A high-wing, 4-engine, T-tailed military-transport aircraft, the multi-service Boeing C-17 can carry large equipment, supplies and troops directly to small airfields in harsh terrain anywhere in the world day or night. The massive, sturdy, long-haul aircraft tackles distance, destination and heavy, oversized payloads in unpredictable conditions. It has delivered cargo in every worldwide operation since the 1990s.
Capabilities and Functionality
The C-17’s ability to fly long distances and land in remote airfields in rough, land-locked regions make it a premier transporter for military, humanitarian and peacekeeping missions. It can:
- Take off from a 7,600-ft/2316.48-m airfield, carry a payload of 160,000 pounds/72,574.8 kg, fly 2,400 nautical miles/4444.8 km, refuel while in flight and land in 3,000 ft/914.4 m or less on a small unpaved or paved airfield in day or night.
- Carry a cargo of wheeled U.S. Army vehicles in two side-by-side rows, including the U.S. Army’s main battle tank, the M-1. Three Bradley infantry-fighting vehicles comprise one load.
- Drop a single 60,000-lbs/27,215.5-kg payload, with sequential load drops of 110,000 lbs/49,895.2 kg.
- Back up a two-percent slope.
- Seat 54 on the sidewall and 48 in the centerline.
A two-person cockpit crew and one loadmaster operate the C-17 Globemaster III, which can be refueled in flight. This cost-effective flight crew complement is made possible through the use of an advanced digital avionics system and advanced cargo systems. In the cargo compartment, the C-17 can carry Army wheeled vehicles in two side-by-side rows. Three combat-ready Stryker infantry-fighting vehicles comprise one deployment load. Similarly, the Army’s newest main battle tank, the M-1, can be carried.
The four engines are Pratt & Whitney PW2040 series turbofans, designated as F117-PW-100 by the Air Force, each producing 40,440 pounds of thrust (179.9 kN/18,345 kgf). The engines are equipped with directed-flow thrust reversers capable of deployment in flight. On the ground, a fully loaded aircraft using thrust reversers can back up a 2 percent slope.
On Dec. 10, 2010, the worldwide C-17 fleet surpassed the 2 million flight-hours milestone and recently surpassed 2.6 million flight hours. The U.S. Air Force declared the first C-17 squadron operational in January 1995, following first flight in 1991. Boeing C-17s have been involved in numerous contingency operations, including flying troops and equipment to Operation Joint Endeavor to support peacekeeping in Bosnia, Allied Force Operation in Kosovo, Operation Enduring Freedom in Afghanistan and Operation Iraqi Freedom.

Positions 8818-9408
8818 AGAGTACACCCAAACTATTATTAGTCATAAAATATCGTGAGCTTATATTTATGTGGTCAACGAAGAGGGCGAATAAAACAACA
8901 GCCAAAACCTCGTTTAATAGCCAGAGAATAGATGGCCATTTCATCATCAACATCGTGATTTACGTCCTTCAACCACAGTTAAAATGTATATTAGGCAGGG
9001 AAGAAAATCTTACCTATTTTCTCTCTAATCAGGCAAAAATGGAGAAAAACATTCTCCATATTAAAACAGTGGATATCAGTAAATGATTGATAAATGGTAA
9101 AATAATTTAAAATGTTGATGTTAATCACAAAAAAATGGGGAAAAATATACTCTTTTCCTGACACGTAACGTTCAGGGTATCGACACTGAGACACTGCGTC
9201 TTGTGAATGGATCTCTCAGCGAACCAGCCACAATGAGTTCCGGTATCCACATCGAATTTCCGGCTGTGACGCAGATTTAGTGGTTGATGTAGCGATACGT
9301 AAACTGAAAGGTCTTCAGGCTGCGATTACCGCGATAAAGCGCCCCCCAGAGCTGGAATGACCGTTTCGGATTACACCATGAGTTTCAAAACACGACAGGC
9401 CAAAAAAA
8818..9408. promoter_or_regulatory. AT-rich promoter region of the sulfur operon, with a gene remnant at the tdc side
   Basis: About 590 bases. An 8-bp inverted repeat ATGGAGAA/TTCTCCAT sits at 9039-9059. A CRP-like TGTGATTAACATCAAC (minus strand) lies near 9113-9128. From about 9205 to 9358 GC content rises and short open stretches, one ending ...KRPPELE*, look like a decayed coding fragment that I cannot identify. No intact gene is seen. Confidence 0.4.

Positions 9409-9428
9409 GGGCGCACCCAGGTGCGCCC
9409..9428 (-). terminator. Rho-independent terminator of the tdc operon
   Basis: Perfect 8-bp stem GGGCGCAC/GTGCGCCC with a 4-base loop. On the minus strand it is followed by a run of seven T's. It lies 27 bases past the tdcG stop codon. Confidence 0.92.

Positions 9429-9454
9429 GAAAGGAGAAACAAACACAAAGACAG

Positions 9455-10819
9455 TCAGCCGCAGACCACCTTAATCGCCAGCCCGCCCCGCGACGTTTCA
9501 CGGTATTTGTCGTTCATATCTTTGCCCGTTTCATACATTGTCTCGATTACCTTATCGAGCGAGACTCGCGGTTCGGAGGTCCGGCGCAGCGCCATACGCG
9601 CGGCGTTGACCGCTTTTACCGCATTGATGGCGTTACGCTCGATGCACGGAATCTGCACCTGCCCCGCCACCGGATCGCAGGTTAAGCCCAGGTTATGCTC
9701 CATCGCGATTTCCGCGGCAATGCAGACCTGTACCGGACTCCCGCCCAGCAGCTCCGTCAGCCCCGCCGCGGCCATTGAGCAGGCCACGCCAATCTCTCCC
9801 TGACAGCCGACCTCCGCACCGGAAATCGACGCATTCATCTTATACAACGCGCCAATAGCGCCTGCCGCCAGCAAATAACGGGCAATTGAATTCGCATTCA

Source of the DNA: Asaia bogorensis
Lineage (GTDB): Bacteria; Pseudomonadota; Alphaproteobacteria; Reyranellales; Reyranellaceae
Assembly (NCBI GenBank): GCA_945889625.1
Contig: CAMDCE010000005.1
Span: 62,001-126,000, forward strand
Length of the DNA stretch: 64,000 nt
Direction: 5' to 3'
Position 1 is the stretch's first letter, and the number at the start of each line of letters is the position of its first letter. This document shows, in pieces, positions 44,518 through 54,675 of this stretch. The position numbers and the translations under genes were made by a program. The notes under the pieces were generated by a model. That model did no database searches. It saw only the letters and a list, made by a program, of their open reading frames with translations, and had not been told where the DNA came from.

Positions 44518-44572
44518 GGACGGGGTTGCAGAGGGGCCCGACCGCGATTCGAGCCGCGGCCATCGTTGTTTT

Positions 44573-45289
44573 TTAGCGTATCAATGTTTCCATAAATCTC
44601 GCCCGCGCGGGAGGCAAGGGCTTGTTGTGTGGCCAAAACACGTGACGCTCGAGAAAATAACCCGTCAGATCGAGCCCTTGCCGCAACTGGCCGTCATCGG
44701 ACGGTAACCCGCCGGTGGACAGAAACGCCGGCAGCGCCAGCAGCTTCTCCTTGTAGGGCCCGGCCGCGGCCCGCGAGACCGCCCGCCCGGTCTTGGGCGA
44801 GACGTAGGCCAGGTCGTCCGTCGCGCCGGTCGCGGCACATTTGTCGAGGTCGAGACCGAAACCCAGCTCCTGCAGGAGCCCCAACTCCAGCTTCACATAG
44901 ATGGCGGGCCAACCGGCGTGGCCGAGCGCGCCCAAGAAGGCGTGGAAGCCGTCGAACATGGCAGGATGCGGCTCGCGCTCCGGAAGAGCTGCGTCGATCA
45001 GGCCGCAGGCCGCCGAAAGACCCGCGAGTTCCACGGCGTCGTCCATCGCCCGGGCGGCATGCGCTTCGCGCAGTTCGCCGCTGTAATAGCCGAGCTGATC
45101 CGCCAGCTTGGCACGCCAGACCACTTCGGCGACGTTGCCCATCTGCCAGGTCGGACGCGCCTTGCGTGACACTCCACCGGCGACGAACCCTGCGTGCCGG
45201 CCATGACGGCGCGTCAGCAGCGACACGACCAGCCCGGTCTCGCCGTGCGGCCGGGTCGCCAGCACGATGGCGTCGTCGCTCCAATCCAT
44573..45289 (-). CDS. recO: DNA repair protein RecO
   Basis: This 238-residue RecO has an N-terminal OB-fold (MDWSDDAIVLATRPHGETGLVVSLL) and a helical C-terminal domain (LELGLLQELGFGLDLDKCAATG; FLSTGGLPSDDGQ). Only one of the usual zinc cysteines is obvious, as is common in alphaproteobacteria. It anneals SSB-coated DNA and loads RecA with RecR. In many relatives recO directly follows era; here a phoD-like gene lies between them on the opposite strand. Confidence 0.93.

During flight-testing at Edwards Air Force Base, California, C-17s set 33 world records – more than any other airlifter in history – including payload to altitude, time-to-climb and short-takeoff-and-landing marks in which the C-17 took off in less than 1,400 feet/426.72 m, carried a payload of 44,000 pounds/19,958.1 kg to altitude and landed in less than 1,400 feet/426.72 m.
The United States Air Force (223 Aircraft)
- Altus Air Force Base, Oklahoma
- Charleston Air Force Base, South Carolina
- Joint Base Lewis-McChord, Washington
- Air National Guard Base, Jackson, Mississippi
- McGuire Air Force Base, New Jersey
- March Air Reserve Base, California
- Joint Base Pearl Harbor-Hickam, Hawaii
- Travis Air Force Base, California
- Dover Air Force Base, Delaware
- Joint Base Elmendorf-Richardson, Alaska
- Wright-Patterson Air Force Base, Ohio
- Stewart Air National Guard Base, New York
The United Kingdom’s Royal Air Force (8 Aircraft)
- RAF Brize Norton
Australia’s Royal Australian Air Force (10 Aircraft)
- RAAF Amberley, Queensland
Canada’s Canadian Forces (5 Aircraft)
- Canadian Forces Base, Trenton, Ontario
NATO/SAC Nations (3 Aircraft)
- Pápa Air Base, Hungary
Qatar (4 Aircraft)
- Al Udeid Air Base
United Arab Emirates (6 Aircraft)
- Abu Dhabi
India (10 Aircraft)
- Hindon Air Force Station
Kuwait (2 Aircraft)
- Al Mubarak Air Base
In total (271 Aircraft)
|Wingspan to winglet tip||169.8 ft/51.74 m|